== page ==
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From hate to endearment: The difference between the Cadbury kiss & the Doritos love story

From hate to endearment: The difference between the Cadbury kiss & the Doritos love story
Photo: Shutterstock

Social media hardly has a filter, so everyone can spew their poison there. It’s the difference between disgusting and charming.

I recently posted two videos on my YouTube channel in the framework of my Ph.D. research “‘Marketing the Rainbow.” There are some 1,000 clips there, which illustrate the theme: from the first historic clip of Dutch insurer Amev from 1992 (the first TV commercial in the world which features LGBTQ people) and the international renowned IKEA video from 1994 to remarkable and sometimes shocking campaigns from Heineken and Google. On average they get around 5,000 views, with peaks to 50,000, but in this instance, no holds were barred.

Related: Gay couple claps back at haters upset over how they shared a Cadbury cream egg

The two videos in question were from Doritos Mexico and the jubilee video of the Cadbury Creme Egg from the U.K.

Cadbury: Creme Egg Golden Goobilee

Cadbury (est. 1824) is part of Mondelez International; after Mars, it is the largest candy manufacturer in the world – a real British company within an American conglomerate.

Because the uber-sweet Crème Egg has been around for 50 years (actually since 1923, but it was rebranded in 1971), Cadbury had the idea to create the “Golden Goobilee” and make a little film with all the ways you can eat the treat. Because if you thought you could just unwrap and consume it, you’re wrong!

Annually, 200 million Cadbury eggs are sold in the U.K. alone – and another 300 million abroad.

What do you think? Corny? Amusing? Over the top? Shocking? Disgusting?

Of course, I am mostly referring to the few seconds during which a male couple is seen, merrily swirling around and sharing their egg. Their lips barely touch. It is a real-life couple – Callum Sterling and Dale K Moran – and it was the first time in almost 200 years that Cadbury showed some LGBTQ diversity apart from a four-second gif from South Africa (an animation of two guys on a rollercoaster).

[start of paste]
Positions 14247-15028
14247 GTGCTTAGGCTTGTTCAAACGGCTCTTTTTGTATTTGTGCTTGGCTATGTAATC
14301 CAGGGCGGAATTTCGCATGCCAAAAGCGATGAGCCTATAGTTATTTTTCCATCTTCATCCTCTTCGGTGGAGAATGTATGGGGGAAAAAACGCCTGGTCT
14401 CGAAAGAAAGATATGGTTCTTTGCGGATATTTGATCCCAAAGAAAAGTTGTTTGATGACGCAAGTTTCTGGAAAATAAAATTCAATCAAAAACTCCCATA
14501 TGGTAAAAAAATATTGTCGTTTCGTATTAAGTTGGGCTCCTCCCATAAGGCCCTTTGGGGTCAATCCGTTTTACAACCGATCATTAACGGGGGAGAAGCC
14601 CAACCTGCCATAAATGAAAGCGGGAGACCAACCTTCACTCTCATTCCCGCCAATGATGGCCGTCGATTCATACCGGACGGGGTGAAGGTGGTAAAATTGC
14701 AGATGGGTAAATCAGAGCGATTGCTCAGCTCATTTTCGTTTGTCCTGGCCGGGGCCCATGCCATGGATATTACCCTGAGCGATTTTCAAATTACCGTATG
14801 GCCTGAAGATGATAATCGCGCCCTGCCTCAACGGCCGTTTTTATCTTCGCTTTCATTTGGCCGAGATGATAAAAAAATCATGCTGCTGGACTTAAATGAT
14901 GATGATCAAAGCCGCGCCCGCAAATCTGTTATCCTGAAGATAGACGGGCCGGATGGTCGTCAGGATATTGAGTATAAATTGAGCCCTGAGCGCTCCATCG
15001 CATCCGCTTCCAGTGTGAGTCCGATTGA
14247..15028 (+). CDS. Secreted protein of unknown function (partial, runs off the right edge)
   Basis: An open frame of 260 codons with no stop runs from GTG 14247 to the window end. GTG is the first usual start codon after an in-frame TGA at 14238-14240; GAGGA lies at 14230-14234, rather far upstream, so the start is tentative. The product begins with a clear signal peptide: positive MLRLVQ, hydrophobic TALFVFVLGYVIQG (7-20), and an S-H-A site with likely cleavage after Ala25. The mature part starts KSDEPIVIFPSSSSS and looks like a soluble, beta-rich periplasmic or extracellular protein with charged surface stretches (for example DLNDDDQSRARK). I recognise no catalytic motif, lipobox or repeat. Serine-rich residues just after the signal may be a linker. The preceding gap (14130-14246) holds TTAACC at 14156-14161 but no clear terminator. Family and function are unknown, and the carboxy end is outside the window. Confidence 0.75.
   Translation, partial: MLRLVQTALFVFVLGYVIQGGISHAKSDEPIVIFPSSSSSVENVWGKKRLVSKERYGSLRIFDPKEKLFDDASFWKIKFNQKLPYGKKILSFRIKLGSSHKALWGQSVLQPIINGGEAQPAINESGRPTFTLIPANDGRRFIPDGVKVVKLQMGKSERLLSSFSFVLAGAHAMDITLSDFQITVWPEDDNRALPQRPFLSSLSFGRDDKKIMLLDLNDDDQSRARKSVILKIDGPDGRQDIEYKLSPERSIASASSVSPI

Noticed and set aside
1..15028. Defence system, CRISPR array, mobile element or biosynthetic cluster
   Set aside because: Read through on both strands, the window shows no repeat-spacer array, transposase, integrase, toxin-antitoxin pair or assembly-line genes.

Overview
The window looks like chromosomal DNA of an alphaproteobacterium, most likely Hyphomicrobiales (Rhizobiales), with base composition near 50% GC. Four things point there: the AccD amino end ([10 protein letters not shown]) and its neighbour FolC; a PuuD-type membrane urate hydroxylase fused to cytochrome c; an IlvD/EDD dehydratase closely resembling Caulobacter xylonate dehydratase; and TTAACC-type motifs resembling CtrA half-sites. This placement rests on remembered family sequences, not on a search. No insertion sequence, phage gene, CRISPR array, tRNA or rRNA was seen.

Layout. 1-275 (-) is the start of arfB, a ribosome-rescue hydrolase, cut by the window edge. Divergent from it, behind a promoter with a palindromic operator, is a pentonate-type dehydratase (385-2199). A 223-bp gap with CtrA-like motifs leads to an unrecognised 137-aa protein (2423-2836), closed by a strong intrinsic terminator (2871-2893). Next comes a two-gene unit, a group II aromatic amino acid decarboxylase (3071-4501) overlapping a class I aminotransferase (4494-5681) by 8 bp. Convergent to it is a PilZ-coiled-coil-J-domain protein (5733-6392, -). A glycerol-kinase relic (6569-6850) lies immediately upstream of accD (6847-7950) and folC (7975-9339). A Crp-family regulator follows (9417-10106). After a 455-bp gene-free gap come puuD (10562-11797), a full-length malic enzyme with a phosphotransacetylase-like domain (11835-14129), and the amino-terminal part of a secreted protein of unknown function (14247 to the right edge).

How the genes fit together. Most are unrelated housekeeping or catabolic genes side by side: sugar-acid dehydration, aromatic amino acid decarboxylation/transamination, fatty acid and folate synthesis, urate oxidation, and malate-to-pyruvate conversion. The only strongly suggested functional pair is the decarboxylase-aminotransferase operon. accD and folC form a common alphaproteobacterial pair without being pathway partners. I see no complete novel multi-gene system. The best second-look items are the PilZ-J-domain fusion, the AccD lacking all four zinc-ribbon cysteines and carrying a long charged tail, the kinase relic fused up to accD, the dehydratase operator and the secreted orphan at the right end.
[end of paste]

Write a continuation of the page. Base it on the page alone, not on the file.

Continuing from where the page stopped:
The Goobilee video was mainly meant for online use but was shown on TV in the U.K. as well. Cadbury published it on their own YouTube channel and has raked up close to 1 million views now. They switched off comments, and the display of the like/dislike ratio – and with reason, if they got the same reactions that I got.

Sodom and Gomorrah

My phone was burning up with the constant stream of notifications that someone left a comment – some 2,000. The number of views has reached 150,000. And yes, many people were disturbed by the male couple. From a regular “yuk” to extreme fulminations, “fetishizing of queer people”, a number of “Sodom and Gomorrahs” next to Bible quotes to save me and Cadbury from purgatory. It would be harmful to expose children to “this”.

The word “sexualize” appeared a huge number of times, even “too over-sexualized.” Many swore to never buy anything from Cadbury again. And frequently: “I have nothing against gays, but…” – you know the drill. For something that is not even a kiss.

I have had to report over 300 people to YouTube for severe hate speech or bullying and removed another 250 comments that were just too negative. I do not mind a dialogue and not everyone has to like the clip, but I never saw the like/dislike ratio develop like this. At first, it was 1:1 for a long time up to around 1,400 each, but by now it is 1,800:2,200, so the dislikes are outnumbering the likes with a big margin.

BTW: a fair number of people were disgusted just because the egg was shared, while others were funnily pretending to be homophobic, but then gave it a nice twist by expressing their aversion to the girl dipping her finger in the egg.

One Million Moms